Tens of thousands of distinct crisis hashtags were posted to Twitter during Hurricane Sandy. While #Sandy and #hurricane featured most, thousands more were also used. For example: #SandyHelp, #rallyrelief, #NJgas, #NJopen, #NJpower, #staysafe, #sandypets, #restoretheshore, #noschool, #fail, etc. NJpower, for example, “helped keep track of the power situation throughout the state. Users and news outlets used this hashtag to inform residents where power outages were reported and gave areas updates as to when they could expect their power to come back” (1).

Sandy Hashtags

My colleagues and I at QCRI are studying crisis hashtags to better understand the variety of tags used during and in the immediate aftermath of major crises. Popular hashtags used during disasters often overshadow more hyperlocal ones making these less discoverable. Other challenges include the: “proliferation of hashtags that do not cross-pollinate and a lack of usability in the tools necessary for managing massive amounts of streaming information for participants who needed it” (2). To address these challenges and analyze crisis hashtags, we’ve just launched a Crisis Hashtags Analytics Dashboard. As displayed below, our first case study is Hurricane Sandy. We’ve uploaded about half-a-million tweets posted between October 27th to November 7th, 2012 to the dashboard.

QCRI_Dashboard

Users can visualize the frequency of tweets (orange line) and hashtags (green line) over time using different time-steps, ranging from 10 minute to 1 day intervals. They can also “zoom in” to capture more minute changes in the number of hashtags per time interval. (The dramatic drop on October 30th is due to a server crash. So if you have access to tweets posted during those hours, I’d be  grateful if you could share them with us).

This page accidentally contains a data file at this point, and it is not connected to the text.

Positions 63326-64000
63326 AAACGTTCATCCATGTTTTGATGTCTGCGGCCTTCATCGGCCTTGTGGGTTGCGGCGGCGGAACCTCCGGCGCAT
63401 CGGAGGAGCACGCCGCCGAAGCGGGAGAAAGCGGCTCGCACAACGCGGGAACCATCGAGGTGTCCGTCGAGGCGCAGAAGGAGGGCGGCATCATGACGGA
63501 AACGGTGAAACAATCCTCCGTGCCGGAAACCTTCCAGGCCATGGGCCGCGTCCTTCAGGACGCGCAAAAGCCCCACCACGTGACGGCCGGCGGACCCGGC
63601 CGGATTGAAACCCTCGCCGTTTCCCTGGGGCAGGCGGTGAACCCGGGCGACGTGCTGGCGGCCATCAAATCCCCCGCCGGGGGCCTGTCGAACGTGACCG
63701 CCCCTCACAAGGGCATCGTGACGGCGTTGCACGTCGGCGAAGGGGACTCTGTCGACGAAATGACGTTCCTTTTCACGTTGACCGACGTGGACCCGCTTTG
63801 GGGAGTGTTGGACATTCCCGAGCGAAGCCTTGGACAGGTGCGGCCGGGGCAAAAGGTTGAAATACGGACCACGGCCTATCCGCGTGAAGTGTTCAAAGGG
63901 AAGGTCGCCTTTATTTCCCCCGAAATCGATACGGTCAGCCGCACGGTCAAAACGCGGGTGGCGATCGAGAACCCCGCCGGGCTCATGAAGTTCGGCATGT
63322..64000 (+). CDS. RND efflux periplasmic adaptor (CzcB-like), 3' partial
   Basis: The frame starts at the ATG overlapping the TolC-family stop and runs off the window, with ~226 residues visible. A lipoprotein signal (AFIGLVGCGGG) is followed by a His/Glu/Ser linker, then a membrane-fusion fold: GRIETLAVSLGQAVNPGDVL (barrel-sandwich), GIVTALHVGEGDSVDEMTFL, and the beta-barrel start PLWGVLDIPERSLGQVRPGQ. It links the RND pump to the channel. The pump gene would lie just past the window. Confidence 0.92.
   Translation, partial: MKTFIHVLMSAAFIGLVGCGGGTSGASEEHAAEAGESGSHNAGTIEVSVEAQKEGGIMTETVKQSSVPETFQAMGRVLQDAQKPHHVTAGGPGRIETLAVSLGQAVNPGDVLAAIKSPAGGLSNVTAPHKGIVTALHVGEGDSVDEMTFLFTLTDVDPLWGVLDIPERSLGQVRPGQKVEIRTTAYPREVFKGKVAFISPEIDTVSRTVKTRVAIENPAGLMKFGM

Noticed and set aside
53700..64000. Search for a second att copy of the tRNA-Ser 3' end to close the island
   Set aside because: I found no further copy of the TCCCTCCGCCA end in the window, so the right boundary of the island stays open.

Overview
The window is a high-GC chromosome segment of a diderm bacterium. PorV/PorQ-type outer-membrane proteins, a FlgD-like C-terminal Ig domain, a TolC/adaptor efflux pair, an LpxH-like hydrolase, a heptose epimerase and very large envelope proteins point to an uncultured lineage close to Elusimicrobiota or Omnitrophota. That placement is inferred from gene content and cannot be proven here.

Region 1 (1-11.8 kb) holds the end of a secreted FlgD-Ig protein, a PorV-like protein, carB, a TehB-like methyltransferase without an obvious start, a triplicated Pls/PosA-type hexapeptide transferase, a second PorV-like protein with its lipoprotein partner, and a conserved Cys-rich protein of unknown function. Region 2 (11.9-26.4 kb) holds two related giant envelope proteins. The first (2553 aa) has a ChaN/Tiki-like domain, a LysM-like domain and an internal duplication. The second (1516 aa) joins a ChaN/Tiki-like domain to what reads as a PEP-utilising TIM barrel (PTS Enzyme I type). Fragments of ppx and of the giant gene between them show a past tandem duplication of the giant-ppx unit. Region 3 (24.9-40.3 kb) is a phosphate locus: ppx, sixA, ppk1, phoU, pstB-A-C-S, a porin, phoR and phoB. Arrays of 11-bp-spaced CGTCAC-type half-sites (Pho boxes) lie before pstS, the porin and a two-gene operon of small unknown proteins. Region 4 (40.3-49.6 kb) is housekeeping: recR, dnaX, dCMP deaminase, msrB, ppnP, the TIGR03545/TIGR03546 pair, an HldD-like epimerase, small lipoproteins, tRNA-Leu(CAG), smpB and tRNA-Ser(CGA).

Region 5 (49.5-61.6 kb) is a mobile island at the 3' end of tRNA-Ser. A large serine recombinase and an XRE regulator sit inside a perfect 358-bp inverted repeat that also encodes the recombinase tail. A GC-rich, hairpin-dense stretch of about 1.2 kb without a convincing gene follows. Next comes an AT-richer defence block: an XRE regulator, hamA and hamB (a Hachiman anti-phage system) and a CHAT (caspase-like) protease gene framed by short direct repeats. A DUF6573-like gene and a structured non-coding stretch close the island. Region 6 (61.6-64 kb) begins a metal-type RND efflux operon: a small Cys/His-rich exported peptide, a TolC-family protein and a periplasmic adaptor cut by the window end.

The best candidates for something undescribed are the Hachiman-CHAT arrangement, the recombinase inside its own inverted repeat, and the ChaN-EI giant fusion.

Hashtag timeline

In the second part of the dashboard (displayed below), users can select any point on the graph to display the top “K” most frequent hashtags. The default value for K is 10 (e.g., top-10 most frequent hashtags) but users can change this by typing in a different number. In addition, the 10 least-frequent hashtags are displayed, as are the 10 “middle-most” hashtags. The top-10 newest hashtags posted during the selected time are also displayed as are the hashtags that have seen the largest increase in frequency. These latter two metrics, “New K” and “Top Increasing K”, may provide early warning signals during disasters. Indeed, the appearance of a new hashtag can reveal a new problem or need while a rapid increase in the frequency of some hashtags can denote the spread of a problem or need.